In Jason Chan's quick sketch video he uses greyscale underpainting in a really interesting way. He basically composes the image in greyscale, decides on pretty much all the main details, works in a small range of values in both extremes, then moves right into an overlay, working forward from the background in colour. He then re-works values, forms and pretty much the whole piece in overlays. (He produces a concept that is better than 90% of the work I've ever seen in a few hours.)

    That is how I'd like to learn to work. Values in greyscale shouldn't really be your only skill, but I think it's often the first skill learned in painting, so don't sweat it. Just work in greyscale until you're confident you can pull the rest off in colour layers.

    Good luck.

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    yep greyscale is a very good study for getting good values.Color can follow easily then.But not painting over it like that because adding white and black to colors are making them dull.
    Anyway even when i am working over greyscale for some production reasons i use layer modes that translate the grey tones into color and of course after that i keep working like putting colors here and there different hues etc.
    Use greyscale as a training in values and after you become very good at this color will come easily

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    Quote Originally Posted by kingkostas View Post
    yep greyscale is a very good study for getting good values.Color can follow easily then.But not painting over it like that because adding white and black to colors are making them dull.
    Anyway even when i am working over greyscale for some production reasons i use layer modes that translate the grey tones into color and of course after that i keep working like putting colors here and there different hues etc.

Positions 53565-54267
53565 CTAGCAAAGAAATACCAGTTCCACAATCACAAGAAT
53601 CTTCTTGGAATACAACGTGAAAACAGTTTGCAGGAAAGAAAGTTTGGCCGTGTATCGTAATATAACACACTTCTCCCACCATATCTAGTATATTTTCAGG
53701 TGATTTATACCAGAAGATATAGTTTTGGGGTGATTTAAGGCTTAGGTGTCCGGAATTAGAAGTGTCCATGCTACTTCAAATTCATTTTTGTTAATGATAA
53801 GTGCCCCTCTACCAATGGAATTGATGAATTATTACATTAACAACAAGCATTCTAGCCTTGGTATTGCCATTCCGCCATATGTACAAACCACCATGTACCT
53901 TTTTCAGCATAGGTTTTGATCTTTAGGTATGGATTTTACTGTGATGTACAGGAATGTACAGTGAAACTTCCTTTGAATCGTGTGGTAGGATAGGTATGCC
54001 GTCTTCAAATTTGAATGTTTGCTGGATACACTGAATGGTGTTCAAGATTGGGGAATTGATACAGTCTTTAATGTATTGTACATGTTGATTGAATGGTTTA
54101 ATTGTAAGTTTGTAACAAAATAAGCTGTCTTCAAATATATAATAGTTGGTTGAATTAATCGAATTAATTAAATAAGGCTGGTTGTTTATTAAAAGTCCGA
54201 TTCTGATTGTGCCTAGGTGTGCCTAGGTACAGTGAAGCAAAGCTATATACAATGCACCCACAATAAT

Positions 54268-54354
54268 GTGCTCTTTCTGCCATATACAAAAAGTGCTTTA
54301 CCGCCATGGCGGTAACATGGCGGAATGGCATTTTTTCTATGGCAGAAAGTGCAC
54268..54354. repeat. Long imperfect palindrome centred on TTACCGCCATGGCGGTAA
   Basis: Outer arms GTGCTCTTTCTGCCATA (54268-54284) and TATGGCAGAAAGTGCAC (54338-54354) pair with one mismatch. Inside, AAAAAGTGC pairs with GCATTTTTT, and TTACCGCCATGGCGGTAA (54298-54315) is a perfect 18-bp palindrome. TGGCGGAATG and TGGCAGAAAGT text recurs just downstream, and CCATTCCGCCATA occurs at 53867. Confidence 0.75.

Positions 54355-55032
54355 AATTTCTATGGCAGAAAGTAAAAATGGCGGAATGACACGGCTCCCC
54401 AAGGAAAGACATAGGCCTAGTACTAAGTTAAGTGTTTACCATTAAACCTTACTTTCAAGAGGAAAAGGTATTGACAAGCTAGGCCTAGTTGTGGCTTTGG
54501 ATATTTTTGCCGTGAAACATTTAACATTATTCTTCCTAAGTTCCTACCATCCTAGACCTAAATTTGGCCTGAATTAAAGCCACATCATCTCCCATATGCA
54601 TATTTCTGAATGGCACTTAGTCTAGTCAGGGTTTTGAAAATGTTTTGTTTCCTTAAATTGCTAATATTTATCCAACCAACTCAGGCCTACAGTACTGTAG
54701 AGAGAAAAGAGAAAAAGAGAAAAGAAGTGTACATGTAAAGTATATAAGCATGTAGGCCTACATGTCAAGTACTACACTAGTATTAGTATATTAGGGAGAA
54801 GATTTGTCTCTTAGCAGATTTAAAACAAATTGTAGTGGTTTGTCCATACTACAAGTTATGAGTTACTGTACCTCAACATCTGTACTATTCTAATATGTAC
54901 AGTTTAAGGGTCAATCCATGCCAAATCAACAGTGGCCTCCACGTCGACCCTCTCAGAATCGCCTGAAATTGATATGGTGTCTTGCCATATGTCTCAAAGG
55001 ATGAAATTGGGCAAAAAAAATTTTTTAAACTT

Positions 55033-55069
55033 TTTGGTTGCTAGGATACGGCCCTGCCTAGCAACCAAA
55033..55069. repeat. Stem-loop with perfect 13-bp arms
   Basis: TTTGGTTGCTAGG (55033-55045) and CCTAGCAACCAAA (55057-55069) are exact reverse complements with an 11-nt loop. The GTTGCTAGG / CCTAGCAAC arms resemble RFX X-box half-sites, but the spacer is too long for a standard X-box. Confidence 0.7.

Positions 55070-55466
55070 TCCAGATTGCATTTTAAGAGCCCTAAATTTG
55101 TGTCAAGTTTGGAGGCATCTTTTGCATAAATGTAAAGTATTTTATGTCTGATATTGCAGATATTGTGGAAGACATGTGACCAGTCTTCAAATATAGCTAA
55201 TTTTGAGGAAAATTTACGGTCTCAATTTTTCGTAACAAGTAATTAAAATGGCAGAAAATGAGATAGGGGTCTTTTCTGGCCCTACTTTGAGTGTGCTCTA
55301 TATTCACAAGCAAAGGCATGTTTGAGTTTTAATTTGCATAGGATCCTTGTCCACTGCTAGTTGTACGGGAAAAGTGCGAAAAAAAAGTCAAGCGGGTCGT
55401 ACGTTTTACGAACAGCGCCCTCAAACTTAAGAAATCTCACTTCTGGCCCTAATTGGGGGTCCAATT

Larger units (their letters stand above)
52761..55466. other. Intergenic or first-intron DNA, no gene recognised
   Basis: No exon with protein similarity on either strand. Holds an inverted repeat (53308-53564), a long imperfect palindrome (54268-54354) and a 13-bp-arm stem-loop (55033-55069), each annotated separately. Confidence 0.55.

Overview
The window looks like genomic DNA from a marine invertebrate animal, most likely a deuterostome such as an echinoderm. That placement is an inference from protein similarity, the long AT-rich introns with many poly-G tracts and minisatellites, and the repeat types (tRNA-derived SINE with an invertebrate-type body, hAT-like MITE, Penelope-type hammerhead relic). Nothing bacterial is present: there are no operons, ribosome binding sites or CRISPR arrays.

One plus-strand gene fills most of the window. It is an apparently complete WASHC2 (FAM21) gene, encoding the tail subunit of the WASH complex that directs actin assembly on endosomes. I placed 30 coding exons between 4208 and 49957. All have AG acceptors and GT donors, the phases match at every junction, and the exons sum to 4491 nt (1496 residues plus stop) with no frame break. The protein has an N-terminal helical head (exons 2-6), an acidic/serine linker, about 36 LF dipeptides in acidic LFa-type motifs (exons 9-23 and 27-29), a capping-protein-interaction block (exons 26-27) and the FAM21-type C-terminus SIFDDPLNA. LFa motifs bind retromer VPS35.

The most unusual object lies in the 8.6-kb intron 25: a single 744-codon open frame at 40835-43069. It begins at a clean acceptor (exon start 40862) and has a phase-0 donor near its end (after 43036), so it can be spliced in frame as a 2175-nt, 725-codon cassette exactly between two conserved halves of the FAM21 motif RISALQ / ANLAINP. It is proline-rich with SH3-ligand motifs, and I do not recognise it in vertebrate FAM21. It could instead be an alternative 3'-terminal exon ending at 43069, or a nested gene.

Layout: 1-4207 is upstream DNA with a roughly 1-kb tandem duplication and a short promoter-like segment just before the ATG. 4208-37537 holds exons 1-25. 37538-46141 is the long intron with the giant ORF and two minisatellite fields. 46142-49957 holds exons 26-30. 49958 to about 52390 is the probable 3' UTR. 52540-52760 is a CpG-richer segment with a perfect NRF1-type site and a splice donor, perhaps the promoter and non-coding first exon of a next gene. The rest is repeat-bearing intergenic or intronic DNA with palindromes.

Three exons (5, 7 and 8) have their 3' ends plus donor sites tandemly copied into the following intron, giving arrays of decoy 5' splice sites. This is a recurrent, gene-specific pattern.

Use greyscale as a training in values and after you become very good at this color will come easily
    Thanks alot for your video and help.. I tried out your technique, it worked better than what I was doing before.

    However, I can't believe this is still bugging me - it really was frustrating me, because I paint detailed things easily, in greyscale value, but putting it to colour is tricky.

    So here I did an experiment.





    (1) This is coloured from the greyscale (2) - it doesn't look the way I want it to look, and it does look flat - and colour wheel wise (OK, there isn't a background) but it's all from just the green section, which I know you shouldn't really shade the darks just the darker colour of the mid-tone - this is wrong! Right? But it was hard to blend colours together..it's like the whole thing is in neutral light- where as...

    (2) I feel has depth and it looks good, as greyscale

    (3) Is a drawing done in pencil - later I use these same values and layout in the painting (4)

    (4) is based on the drawing (3) - it is all done in colour, no greyscale underpainting, it's still at the base colour stage, but it looks good (I think anyway...!) nice colour and using colour theory I was ablet to control the lighting and colour, the pallete is restricted but not to one sector.

    Sorry if this doesn't make sense..

    So I'm still kinda lost!

    I know it's stupid!

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    Local color of an object is what it would look like without the influence of colored light. Local color cools as it changes to shadow. On top of that the color of the light affects all the things I just said globally.

    As an example you have a red apple under normal light. As the form of the apple turns into shadow the color of it not only gets darker the color cools toward blue violet; how much depends on a number of things but it happens.
    Add a yellow light to the scene where the white light was before, and now the local color of the apple shifts and warms because it has yellow light on it making it look more orange than red but it still gets cooler in the shadow relative to the color it is with the warm yellow light on it. The degree of the separation of light and shadow stays the same but the appearance of the colors in light and shadow are shifted warmer. Hope this helps.